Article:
“I went to the extra step of calling the supervisor and the lieutenant called me and made perfectly clear that we cannot split it — end of story,” King said. “The basic reason for this is the prevention of lawsuits. You have a lot of personal information in there … When you are stopped roadside and we are told you have a warrant, they send what they call a 10-minute hit. You have to be able to respond within 10 minutes on whether that warrant is still valid or not. If we say a warrant is valid and they stick a person in jail and they sit there for two days and we come to get them and find out the warrant was withdrawn six months ago, we have a major problem.”
County Clerk Diana Linnenbringer asked if the sheriff’s department personnel could continue to do MULES entries while the 911 Center does dispatching. That would be possible, King said, but it wouldn’t save money because the county would still have to pay a person to handle MULES entries even though they wouldn’t be doing the dispatch work.
Transferring all of the MULES entries to the 911 Center would be possible, King said, although it would then create efficiency issues since hard copies of documents would then have to be hand-carried regularly a half-mile between the 911 Center and the courthouse. Responding to questions from Ransdall, King said 911 Director Michelle Graves had told him it would cost her office about $35,000 to add another staff member to do the work and the county would probably have to pay at least that much for the 911 Center to handle MULES entries.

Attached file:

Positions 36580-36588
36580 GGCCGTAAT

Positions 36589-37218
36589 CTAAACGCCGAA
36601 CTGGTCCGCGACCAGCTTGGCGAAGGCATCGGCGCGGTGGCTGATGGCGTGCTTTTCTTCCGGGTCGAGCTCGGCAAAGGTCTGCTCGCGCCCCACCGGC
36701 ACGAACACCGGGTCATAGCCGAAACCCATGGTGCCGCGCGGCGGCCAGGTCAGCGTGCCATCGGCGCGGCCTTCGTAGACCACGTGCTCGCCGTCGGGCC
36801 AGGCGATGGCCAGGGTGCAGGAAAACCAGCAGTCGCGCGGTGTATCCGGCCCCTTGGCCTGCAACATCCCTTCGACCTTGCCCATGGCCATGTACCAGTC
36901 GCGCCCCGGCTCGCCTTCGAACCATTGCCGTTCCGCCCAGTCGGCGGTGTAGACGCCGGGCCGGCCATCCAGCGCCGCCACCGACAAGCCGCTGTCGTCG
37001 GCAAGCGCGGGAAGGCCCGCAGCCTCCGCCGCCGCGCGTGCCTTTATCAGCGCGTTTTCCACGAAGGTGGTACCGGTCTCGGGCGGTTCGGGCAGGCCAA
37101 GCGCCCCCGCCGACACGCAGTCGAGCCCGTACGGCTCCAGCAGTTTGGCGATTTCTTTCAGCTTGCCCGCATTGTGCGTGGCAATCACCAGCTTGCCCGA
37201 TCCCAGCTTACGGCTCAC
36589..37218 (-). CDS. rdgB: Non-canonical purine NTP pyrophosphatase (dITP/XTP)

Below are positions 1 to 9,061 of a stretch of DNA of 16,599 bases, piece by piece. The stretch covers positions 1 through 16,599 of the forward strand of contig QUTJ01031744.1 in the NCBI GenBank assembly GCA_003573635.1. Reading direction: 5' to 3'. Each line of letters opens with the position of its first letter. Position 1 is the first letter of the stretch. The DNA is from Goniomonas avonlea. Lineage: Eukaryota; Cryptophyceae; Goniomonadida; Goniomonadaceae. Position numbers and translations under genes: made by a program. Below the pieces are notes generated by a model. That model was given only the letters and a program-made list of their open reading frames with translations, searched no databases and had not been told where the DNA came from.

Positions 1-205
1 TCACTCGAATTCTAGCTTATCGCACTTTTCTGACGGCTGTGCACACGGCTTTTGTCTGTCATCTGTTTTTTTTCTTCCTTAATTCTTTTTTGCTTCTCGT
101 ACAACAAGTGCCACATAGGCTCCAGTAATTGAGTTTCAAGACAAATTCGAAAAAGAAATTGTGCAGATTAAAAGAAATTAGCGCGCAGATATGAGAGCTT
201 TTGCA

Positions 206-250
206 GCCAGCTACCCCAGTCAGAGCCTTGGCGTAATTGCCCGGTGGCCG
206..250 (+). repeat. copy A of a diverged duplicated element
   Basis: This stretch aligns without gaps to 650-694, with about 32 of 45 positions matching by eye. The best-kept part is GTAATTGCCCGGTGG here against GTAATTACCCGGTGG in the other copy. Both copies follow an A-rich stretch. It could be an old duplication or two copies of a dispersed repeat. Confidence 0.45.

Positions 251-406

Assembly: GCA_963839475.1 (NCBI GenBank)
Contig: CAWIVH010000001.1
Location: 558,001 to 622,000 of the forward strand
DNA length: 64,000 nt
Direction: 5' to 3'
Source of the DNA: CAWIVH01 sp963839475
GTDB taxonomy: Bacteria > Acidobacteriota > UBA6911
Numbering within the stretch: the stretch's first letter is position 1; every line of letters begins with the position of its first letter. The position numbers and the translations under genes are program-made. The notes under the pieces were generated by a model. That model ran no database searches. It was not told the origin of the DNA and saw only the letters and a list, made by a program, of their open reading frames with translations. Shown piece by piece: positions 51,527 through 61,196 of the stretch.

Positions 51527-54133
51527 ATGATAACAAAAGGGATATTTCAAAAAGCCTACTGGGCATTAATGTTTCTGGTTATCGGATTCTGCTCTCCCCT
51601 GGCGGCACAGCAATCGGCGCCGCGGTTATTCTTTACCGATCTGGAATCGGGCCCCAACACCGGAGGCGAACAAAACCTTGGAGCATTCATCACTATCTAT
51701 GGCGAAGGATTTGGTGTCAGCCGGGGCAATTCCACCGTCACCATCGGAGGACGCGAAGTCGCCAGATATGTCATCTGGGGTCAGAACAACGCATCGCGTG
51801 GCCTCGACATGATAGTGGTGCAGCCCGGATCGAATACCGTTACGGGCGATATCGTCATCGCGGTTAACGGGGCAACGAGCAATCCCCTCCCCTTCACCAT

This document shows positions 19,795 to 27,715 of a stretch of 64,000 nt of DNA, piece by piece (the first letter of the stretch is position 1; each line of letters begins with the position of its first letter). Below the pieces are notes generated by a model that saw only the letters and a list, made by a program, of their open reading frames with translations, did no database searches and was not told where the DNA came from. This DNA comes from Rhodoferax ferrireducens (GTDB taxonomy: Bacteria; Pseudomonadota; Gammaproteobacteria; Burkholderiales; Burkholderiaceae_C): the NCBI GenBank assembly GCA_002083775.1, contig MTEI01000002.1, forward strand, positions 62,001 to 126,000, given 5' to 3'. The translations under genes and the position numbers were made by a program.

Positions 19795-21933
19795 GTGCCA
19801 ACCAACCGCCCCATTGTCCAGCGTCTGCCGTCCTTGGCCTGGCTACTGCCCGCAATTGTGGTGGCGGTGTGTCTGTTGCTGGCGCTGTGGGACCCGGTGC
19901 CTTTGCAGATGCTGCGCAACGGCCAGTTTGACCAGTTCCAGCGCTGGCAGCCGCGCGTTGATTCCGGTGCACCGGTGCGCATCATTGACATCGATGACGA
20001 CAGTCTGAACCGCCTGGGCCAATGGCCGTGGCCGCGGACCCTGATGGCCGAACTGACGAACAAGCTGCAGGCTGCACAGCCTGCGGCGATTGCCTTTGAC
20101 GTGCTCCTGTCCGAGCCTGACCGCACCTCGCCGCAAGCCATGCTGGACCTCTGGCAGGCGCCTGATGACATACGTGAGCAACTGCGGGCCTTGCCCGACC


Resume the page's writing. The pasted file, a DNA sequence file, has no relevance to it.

“If you’re determined to do this, we need to go to her and ask for a figure,” King said.
King said his dispatchers handled 73,000 calls and 23,000 people coming to the front window last year, and said calls for service went up 13 percent from the previous year. The dispatchers provide considerable assistance to deputies on their way to incidents, he said.
“Our dispatcher is our first line of defense; everything that happens goes through him or her,” King said. “We have built up an extensive database in our Crimestar system of our frequent flyers. Before he even gets halfway there, the dispatcher can pull up an address and find out what the prior situations were.”
Ransdall asked whether that function could be transferred to 911 dispatchers.
“You’re saying 911 cannot do that?” Ransdall asked.
“They don’t have time to do it, and I’m not sure we can transfer those criminal records to them anyway,” King replied, describing details of confidential information that deputies use in cooperation with dispatchers to identify potential criminals with outstanding warrants.
An even more serious problem, King said, is that Pulaski County’s jailers have threatened to quit if dispatchers are eliminated. King noted that if the dispatcher position is eliminated, the jailer would sometimes be the only person left in the courthouse with 28 inmates. Dispatchers currently monitor the jailers on closed circuit cameras when they go into the jail cells; that wouldn’t be possible if the jailer were the only one in the building.
“We can’t leave the jailer by himself,” King said. “A practical reason is the jailers have already told me that if we leave them alone, they will walk, and then we have nobody.”
Jailers would also have serious difficulty if an inmate needs medical help but the front door to the jail is locked after hours.
“If we have a medical emergency, the jailer should be in the back rendering first aid, but if we don’t have a dispatcher up front, I don’t know how we’d have someone stop providing first aid to go up front and let them in,” King said.